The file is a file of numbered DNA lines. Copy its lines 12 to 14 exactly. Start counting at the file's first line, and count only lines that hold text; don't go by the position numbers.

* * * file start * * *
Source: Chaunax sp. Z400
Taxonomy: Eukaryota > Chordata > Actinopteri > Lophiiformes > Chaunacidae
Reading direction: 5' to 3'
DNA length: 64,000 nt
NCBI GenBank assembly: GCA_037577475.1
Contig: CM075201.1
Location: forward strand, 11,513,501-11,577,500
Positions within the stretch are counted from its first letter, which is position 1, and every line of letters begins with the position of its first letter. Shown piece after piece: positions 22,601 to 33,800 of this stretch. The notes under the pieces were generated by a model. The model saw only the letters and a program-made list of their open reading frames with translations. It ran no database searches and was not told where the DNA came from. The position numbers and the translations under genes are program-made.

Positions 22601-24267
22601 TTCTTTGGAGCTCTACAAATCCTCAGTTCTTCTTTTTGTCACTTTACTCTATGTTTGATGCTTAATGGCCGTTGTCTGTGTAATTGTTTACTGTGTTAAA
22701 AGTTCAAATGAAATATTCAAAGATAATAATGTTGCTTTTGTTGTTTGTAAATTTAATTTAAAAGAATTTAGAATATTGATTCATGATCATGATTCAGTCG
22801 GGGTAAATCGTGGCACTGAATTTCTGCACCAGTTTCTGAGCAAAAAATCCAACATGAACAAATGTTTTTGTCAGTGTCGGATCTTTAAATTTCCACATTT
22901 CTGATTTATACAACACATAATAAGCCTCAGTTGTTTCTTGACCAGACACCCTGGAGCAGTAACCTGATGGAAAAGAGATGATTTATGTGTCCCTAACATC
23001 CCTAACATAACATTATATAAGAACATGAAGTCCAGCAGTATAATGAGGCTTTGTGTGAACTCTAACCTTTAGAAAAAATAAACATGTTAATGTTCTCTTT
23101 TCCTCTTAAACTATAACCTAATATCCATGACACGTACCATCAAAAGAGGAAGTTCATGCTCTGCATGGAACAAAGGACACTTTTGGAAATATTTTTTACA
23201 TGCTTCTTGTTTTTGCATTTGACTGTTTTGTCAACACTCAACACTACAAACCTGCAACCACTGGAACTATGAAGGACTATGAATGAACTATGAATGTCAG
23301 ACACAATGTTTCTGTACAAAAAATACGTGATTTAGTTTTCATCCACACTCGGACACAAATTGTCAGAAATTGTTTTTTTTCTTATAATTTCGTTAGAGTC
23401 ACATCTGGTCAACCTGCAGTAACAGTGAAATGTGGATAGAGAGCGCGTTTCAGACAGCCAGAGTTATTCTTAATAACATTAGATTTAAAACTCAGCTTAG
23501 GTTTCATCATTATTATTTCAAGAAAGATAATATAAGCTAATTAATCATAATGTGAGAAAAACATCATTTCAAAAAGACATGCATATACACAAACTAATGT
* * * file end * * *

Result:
22801 GGGTAAATCGTGGCACTGAATTTCTGCACCAGTTTCTGAGCAAAAAATCCAACATGAACAAATGTTTTTGTCAGTGTCGGATCTTTAAATTTCCACATTT
22901 CTGATTTATACAACACATAATAAGCCTCAGTTGTTTCTTGACCAGACACCCTGGAGCAGTAACCTGATGGAAAAGAGATGATTTATGTGTCCCTAACATC
23001 CCTAACATAACATTATATAAGAACATGAAGTCCAGCAGTATAATGAGGCTTTGTGTGAACTCTAACCTTTAGAAAAAATAAACATGTTAATGTTCTCTTT